Sensex, Nifty slump nearly 4% in four sessions on weak global cues2 min read . Updated: 26 Dec 2018, 11:36 AM IST
Since 19 December till date, Sensex fell nearly 3.7% or 1390 points, while Nifty declined 3.9% or 424 points
Mumbai: India’s benchmark Sensex Index extended its fall for a fourth session on Wednesday, dropping nearly 1,400 points in this period, amid US government shutdown and concerns over global economic growth for next year. The Sensex today fell 406.47 points, or 1.15%, to 35,085.85 at 10.33am, while the broader Nifty index shed 121.25 points or 1.14%, to 10,542.25. Since 19 December till date, Sensex fell nearly 3.7% or 1390 points, while Nifty declined 3.9% or 424 points.
“Weak global cues, uncertainty over partial US Government shutdown and hike in US Fed rate have all contributed to the free fall of the markets around the world. Despite the crude prices in free fall, Indian market is not untouchable from the drastic fall in the global market," said Yash Pratap research analyst at Choice Broking.
The rupee and bond prices gained after crude oil prices fell below $50 per barrel for the first time since July 2017. The rupee was up 0.2% at 70.02 a dollar, while the 10-year bond yield was down 5 basis points at 7.23% from its previous close of 7.287%.
Last week, the Federal Reserve’s Open Market Committee voted unanimously to raise interest rates , as had been widely expected, but forecast further increases next year — albeit fewer than had been pencilled in last September.
“Markets sell off on Fed’s “not dovish enough" commentary while hiking rates 25bps. This wiped out the gains from Mexico’s “better than feared" budget release. Our outlook for an “anxious market" in 2019 looks to be on target for now", said CITI report in a 20 December note.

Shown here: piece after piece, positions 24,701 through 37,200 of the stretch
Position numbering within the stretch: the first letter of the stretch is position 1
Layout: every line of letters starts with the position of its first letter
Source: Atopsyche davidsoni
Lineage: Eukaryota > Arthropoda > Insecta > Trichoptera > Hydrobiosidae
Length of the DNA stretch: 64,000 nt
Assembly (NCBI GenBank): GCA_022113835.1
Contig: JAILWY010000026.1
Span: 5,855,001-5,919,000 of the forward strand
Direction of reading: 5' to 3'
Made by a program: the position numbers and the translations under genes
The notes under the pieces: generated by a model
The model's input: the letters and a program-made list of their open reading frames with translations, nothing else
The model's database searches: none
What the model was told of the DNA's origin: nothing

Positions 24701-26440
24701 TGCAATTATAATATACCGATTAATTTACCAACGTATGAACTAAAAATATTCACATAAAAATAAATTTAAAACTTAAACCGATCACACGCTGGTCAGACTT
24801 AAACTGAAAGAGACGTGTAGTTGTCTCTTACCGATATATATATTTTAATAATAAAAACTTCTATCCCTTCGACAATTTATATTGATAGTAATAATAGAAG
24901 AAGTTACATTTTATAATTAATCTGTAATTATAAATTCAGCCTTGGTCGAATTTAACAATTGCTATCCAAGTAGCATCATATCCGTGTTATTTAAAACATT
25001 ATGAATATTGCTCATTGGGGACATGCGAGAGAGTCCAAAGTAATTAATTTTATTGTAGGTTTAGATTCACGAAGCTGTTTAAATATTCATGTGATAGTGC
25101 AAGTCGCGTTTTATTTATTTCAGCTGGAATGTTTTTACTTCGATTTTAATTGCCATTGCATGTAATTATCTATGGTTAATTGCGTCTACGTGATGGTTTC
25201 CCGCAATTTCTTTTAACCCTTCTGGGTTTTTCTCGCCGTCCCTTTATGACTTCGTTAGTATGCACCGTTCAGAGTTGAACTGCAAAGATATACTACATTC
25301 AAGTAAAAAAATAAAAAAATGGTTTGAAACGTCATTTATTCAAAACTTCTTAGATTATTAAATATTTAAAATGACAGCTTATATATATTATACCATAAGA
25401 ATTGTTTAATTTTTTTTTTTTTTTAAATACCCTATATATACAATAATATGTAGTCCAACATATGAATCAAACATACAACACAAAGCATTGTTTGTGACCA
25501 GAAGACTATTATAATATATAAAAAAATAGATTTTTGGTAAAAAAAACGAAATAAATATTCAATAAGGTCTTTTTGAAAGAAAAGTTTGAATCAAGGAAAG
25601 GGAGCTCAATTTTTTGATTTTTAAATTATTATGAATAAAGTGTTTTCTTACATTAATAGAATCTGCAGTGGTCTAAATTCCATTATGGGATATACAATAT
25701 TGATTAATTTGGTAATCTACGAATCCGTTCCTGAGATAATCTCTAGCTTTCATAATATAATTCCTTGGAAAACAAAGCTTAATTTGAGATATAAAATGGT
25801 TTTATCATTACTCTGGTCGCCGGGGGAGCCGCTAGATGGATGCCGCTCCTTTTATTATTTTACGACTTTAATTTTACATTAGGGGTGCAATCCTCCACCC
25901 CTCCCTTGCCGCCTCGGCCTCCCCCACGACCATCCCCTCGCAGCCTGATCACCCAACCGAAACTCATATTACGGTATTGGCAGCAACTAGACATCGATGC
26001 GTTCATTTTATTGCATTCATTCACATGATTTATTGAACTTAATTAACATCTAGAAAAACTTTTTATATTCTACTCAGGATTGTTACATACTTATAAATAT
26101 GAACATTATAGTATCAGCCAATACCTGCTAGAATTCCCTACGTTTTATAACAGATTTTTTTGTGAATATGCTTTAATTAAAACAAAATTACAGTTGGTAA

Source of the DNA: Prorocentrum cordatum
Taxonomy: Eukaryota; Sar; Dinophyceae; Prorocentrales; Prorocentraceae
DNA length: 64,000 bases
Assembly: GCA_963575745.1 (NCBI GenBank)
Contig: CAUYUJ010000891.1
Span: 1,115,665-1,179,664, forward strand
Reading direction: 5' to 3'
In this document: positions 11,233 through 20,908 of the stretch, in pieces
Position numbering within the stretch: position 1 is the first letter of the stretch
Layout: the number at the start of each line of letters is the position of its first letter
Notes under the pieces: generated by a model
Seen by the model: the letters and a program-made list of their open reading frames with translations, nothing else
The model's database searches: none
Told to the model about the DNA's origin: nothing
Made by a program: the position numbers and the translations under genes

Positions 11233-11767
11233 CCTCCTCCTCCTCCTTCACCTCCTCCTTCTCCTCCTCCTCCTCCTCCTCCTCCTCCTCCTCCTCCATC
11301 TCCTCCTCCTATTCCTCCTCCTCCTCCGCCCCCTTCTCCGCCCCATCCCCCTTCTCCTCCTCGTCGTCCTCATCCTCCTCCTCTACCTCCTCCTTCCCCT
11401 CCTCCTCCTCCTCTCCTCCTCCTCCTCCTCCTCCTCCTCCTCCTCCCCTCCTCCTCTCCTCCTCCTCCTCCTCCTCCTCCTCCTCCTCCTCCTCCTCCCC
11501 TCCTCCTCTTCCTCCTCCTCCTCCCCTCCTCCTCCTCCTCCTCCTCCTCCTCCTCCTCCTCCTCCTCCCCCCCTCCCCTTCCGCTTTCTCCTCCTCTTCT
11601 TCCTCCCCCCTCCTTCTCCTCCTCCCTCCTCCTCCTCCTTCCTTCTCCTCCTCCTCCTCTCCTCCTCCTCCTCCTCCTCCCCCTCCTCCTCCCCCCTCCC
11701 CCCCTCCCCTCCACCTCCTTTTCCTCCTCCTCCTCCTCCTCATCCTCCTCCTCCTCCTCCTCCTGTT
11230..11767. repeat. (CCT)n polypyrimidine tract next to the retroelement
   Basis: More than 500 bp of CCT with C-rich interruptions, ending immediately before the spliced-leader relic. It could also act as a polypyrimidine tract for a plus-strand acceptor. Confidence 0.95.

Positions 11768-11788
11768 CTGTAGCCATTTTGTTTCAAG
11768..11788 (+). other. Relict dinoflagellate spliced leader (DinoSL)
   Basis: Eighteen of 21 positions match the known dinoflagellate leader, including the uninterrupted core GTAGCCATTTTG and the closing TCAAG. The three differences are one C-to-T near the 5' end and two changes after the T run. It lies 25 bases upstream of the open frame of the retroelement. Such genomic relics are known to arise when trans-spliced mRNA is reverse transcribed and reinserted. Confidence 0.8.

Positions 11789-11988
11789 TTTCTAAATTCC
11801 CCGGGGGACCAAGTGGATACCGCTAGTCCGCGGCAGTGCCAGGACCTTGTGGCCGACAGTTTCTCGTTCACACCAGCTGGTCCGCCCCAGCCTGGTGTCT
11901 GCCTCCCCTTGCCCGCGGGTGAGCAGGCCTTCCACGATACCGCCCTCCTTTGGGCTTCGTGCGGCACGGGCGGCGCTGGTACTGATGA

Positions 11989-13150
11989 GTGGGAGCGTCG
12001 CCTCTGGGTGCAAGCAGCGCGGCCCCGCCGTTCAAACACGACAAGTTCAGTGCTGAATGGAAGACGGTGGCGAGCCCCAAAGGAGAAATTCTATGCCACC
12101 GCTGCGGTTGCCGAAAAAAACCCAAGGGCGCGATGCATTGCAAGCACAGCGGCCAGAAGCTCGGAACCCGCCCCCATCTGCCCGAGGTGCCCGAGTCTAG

Overnight, President Donald Trump expressed confidence in Treasury Secretary Mnuchin, the Federal Reserve and U.S. economy. Trump’s earlier criticism of Fed Chair Powell, the government shutdown and Mnuchin’s attempt to reassure investors contributed to further declines in US stocks on Monday and a 5% plunge in Japanese equities on Christmas Day.
Domestically, fears of higher fiscal slippage after recent cut in many goods and services tax and more populist measures ahead of general elections next year dampened sentiment.
According to minutes released by Reserve Bank of India last week, a majority of members cited upside risks to inflation and emerging downside risks to growth for keeping unchanged policy rates. The members also flagged posibility of fiscal slippage influencing the inflation outlook, heightening market volatility and crowding out of private investment.
“A sharper-than-expected slowdown in the Chinese economy and longer-than-expected expansion in the US economy may result in further pressure on CNY, higher-than-expected rate increases by the US Fed, continued strength in the USD and related pressure on EM currencies" said Kotak Institutional Equities in a 20 December note.
“The Chinese economy is slowing down with most growth indicators barely in the expansion zone and retail sales slowing down sharply over the past few months. China has already embarked on fiscal and monetary measures (see Exhibit 7 for recent initiatives) to support the economy but the Chinese government’s efforts to support growth have been inadequate in reversing the slowdown", Kotak report added.
Kotak Institiutional also said that the further escalation (a reasonably high-probability event) in ongoing China-US trade issues into a full-blown trade war could result in further disruption to and slowdown in the Chinese economy. Other EMs could be collateral damage in the process although India would be relatively less affected given its low export dependence, it added.